The sky was clear and the weather beautiful. It was indeed a wonderful morning for Ene. She had not felt this way in a very long while – happy beyond words. She was happy because her father, for the first time since she grew up to know him, was making an effort at becoming a changed man, at becoming the father she and her siblings had always craved to have; a father whom they would no longer be ashamed of.
It was indeed a thing of great joy for the family when Otseme announced just yesterday morning that he wanted to start farming as a vocation.
Aladi, their mother had called them together, immediately Otseme left the house to go and see Pa Idoko, and requested that they give thanks to the gods of their forebears for touching his heart at last.
As Ene made her way back home through the bush path, the birds in the trees tweeted so loud and clear. It was, she felt, their way of registering solidarity, and she too hummed a familiar tune in appreciation, the pieces of firewood carefully balanced on her head. She would tell Ogenyi about this new development in her house when next they met. Yes, Ogenyi must hear this! The young girl was sure her boyfriend would be happy for her. He was such a nice young man who showed her a lot of care and concern.
To be sure, not many of her peers in the village were willing to be friends with her because of the general belief that her father was a weakling hence his children equally bore the stigma.
Ogenyi, then, was the only true friend. She could easily confide in him especially about things that bothered her young heart. She could do this without the fear of being ridiculed as she was wont to be subjected to by others.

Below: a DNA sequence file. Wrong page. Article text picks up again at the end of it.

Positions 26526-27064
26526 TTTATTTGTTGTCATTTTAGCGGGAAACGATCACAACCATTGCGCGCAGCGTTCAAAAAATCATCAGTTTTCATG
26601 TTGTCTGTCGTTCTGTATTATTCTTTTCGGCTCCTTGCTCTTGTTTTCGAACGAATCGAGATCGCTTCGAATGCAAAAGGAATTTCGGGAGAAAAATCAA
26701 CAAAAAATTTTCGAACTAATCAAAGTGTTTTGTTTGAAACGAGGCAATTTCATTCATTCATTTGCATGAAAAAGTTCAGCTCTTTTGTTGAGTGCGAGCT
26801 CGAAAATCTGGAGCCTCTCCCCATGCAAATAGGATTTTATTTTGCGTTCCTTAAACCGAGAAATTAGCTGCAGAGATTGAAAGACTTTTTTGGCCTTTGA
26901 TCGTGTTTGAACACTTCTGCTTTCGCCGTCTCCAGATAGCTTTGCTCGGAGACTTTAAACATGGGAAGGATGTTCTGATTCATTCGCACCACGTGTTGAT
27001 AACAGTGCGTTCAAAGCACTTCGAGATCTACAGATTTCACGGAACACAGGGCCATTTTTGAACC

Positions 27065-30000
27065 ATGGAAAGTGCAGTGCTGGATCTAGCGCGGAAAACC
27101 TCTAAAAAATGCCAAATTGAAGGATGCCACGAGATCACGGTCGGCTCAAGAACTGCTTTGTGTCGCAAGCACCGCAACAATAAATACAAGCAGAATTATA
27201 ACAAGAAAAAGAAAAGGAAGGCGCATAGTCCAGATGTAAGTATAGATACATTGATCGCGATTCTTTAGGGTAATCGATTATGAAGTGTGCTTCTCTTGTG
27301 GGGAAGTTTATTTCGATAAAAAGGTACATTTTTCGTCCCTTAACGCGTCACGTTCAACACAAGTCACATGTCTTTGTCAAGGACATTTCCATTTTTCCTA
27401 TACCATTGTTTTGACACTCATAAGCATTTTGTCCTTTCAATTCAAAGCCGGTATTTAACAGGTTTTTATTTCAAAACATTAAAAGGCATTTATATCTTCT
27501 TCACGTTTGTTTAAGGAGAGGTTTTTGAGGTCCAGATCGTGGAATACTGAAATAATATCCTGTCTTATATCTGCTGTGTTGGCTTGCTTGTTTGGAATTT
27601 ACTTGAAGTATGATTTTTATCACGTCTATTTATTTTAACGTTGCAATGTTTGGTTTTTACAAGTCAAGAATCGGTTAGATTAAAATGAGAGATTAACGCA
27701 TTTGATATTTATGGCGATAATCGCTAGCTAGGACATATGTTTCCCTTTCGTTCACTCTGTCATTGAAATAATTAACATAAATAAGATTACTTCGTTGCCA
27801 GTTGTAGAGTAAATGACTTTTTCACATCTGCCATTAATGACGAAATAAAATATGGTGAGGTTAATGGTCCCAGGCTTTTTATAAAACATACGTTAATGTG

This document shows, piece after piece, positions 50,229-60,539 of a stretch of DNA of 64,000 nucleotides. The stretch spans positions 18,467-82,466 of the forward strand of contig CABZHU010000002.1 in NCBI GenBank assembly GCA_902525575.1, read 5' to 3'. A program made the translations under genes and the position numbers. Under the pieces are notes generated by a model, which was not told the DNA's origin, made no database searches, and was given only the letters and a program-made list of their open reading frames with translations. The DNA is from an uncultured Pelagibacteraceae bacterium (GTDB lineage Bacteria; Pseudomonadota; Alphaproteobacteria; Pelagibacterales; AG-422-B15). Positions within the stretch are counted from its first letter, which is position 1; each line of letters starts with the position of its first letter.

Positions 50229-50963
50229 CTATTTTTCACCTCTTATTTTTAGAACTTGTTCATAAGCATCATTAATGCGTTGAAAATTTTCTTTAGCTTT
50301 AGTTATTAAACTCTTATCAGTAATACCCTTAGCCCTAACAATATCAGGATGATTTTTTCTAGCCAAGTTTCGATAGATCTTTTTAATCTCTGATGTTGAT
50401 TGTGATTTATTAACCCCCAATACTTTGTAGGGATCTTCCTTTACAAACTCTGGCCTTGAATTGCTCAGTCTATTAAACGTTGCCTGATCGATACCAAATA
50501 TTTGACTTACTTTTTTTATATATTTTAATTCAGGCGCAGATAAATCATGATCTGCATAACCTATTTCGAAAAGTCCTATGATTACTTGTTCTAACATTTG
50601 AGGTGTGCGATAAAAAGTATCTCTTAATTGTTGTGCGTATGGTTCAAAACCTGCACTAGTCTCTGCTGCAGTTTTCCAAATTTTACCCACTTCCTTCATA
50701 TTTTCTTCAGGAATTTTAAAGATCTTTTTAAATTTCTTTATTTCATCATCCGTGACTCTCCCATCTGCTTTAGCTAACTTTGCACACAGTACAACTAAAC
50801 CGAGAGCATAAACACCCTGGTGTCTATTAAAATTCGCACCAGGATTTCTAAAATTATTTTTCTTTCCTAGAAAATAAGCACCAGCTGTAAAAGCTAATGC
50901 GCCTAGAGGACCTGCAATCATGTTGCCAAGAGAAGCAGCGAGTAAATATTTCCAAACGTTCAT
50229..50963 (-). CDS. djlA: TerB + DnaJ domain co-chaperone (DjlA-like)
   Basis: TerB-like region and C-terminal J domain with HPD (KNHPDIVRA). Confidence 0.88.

Ene got home and went straight to drop the firewood she carried on her head behind their kitchen where a few chickens were busy scratching the earth in a feeding frenzy. She could hear her father’s raised voice from inside the house. He was talking to her mother. It sounded as if they were arguing, but she was not so sure. She called to her sisters, but got no reply; it meant that they were yet to return from the stream where they had gone to fetch water.
She made for the house and as she got closer, her father’s voice rang out in angry expletives. She was used to hearing her father and mother quarrel. But what could be responsible for such altercation this morning? Only yesterday he had promised to become a changed man after what he had claimed was a revelation he got in a dream.
Ene instinctively quickened her footsteps towards the house, and as she got closer, she caught some of the words being exchanged by her parents:
“I will marry her off to whomever I chose in this village because I am her father!”
“You can’t be serious, Otseme.” Aladi said in equally as angry voice.
“We shall see who is not serious!” her father bawled.
Ene wondered what the argument was all about as she stepped into the house. She had never seen both her parents as angry as they appeared at that moment. Aladi stood facing Otseme in a brave and daring manner.
“You will do no such thing to my daugh…” Aladi’s voice trailed off on sighting Ene. But Otseme was unperturbed by her presence.
“I won’t allow you to stand in the way of my progress!” Otseme fumed, not seeming to care that Ene was around – he had never cared for anyone except himself, anyway.
“Mama, what is going on? Why are you quarreling with Papa?” Ene asked, going over to stand beside her mother. “I overheard Papa talking about marriage. Who is he talking about? Answer me, Mama.”
Aladi held her daughter by the hand and tears suddenly welled up in her eyes. With an emotion-laden voice she told the girl what Otseme was planning to do.
Ene thought she must be dreaming—her own father planning to marry her off to Pa Idoko? A man old enough to be her grandfather! No. it must be a bad dream.